Members of the Baptist State Convention of North Carolina’s (BSCNC) executive committee approved a $250,000 contribution to the N.C. Baptist scholarship program and heard an encouraging financial report during a regularly scheduled meeting held Tuesday, April 20 via video conference call.
During the meeting, the executive committee authorized the transfer of $250,000 from state convention reserve funds to the N.C. Baptist educational scholarship program that is administered by the N.C. Baptist Foundation. The transfer is in keeping with an agreement made between the state convention and the foundation when the foundation assumed responsibility for the scholarship program six years ago.
Funds for the transfer will come from a convention reserve account allocated to support the scholarship program. The transfer does not include any Cooperative Program (CP) funds and does not impact convention operations.
Half of the $250,000 will go toward funding scholarships for the current year, and the other $125,00 will be placed into a scholarship endowment fund managed by the foundation.
The scholarship program awards needs-based scholarships to students from N.C. Baptist churches attending one of the five universities historically affiliated with the state convention. Those schools include Gardner-Webb, Campbell, Chowan, Mars Hill and Wingate universities.
State convention officials also reported that total Cooperative Program receipts from N.C. Baptist churches were ahead of pace for the current fiscal year and through the same time period as last year.
Through March 31, CP receipts totaled more than $7 million, which was nearly 3.9% ahead of budget for the year and more than 11.3% above year-over-year comparisons.
Giving to special offerings of the state convention and Southern Baptist Convention are all ahead of last year’s pace, as well.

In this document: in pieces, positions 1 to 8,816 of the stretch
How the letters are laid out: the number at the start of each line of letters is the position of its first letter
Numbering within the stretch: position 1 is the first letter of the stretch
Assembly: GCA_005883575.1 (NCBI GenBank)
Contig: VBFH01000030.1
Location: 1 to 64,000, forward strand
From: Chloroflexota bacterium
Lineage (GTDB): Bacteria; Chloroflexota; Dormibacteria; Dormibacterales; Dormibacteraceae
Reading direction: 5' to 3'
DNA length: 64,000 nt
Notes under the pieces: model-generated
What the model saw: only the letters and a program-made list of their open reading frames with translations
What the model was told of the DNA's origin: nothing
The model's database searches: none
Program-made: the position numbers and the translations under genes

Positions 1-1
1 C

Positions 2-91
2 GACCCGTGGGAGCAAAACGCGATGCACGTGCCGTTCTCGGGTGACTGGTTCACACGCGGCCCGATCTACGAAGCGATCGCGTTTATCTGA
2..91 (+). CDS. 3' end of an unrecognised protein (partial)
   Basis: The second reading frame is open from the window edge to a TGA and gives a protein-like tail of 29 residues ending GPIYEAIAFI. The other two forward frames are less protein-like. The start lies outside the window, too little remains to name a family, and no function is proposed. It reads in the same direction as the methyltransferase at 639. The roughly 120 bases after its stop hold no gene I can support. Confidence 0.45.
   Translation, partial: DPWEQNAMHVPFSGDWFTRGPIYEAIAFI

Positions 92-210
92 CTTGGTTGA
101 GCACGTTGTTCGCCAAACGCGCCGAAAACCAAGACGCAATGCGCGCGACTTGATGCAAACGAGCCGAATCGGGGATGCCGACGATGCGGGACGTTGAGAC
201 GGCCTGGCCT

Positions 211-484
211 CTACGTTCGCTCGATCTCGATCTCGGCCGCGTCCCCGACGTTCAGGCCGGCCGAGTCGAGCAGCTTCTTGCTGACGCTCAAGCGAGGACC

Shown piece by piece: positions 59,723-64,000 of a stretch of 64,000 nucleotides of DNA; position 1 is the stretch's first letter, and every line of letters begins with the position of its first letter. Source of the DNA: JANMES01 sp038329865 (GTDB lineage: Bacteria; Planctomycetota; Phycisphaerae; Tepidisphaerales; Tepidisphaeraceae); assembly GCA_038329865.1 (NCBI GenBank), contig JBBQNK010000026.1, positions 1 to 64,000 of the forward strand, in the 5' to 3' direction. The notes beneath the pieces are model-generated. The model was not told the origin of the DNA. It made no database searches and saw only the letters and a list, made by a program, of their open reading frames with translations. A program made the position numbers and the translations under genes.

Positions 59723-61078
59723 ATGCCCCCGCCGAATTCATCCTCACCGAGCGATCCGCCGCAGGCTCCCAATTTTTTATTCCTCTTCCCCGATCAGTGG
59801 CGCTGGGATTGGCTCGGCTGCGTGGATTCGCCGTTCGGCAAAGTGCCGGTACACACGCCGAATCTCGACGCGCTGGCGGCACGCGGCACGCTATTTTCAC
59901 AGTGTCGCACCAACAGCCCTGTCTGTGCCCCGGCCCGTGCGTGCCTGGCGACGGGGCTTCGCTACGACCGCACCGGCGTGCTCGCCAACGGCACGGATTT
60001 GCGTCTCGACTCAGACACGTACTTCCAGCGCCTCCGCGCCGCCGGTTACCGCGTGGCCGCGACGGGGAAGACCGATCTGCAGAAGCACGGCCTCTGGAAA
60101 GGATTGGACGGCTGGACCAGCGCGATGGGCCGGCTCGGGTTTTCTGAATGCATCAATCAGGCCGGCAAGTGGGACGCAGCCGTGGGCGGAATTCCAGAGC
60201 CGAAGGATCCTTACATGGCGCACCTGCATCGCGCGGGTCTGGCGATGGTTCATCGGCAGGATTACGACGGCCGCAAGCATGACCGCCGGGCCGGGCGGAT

Through March 31, giving to the Annie Armstrong Easter Offering for North American missions totaled more than $600,000, and giving to the Lottie Moon Christmas Offering for international missions totaled more than $9.7 million. Those totals reflected an increase of 93.9% in Annie Armstrong giving and nearly 14.6% in Lottie Moon giving, respectively.
The North Carolina Missions Offering also received more than $293,000 in gifts through March 31, which is up 6.1% from last year.
The convention also continues to operate in the black.
John Butler, BSCNC executive leader for business services, attributed some of the increases in giving to the emergence from the COVID-19 pandemic. Butler added that he expects some giving totals to “level off” as the year goes on, but he is “very pleased” with giving through the first quarter of 2021.
“We thank God for His faithfulness,” Butler said.
Special convention meeting
Brian Upshaw, interim executive director-treasurer, reported that preliminary planning is underway for the special meeting of the state convention that will be held at 1 p.m. Saturday, May 22, at Calvary Baptist Church in Winston-Salem to elect a permanent executive director-treasurer.
The board of directors voted to nominate Todd Unzicker, chief of staff at The Summit Church in Raleigh-Durham, as the next executive director during a special meeting held Friday, April 16, based upon the recommendation of a search committee. Upshaw has served as the interim executive director-treasurer since Milton Hollfiield’s retirement on Feb. 28.
Registration for the special meeting will open online at ncspecialmeeting.org on Monday, April 26 for messengers and guests. Upshaw said churches will be receiving registration instructions by mail and email that will include church ID and PIN numbers that will be needed to register.
Upshaw asked executive committee members to help spread the word about the special meeting and encourage N.C. Baptist churches to elect and send messengers to the meeting.
Next business meeting
The executive committee will meet again on Tuesday, May 25 as part of a regularly scheduled meeting of the full board of directors that will be held Monday and Tuesday, May 24-25, at Fort Caswell on Oak Island.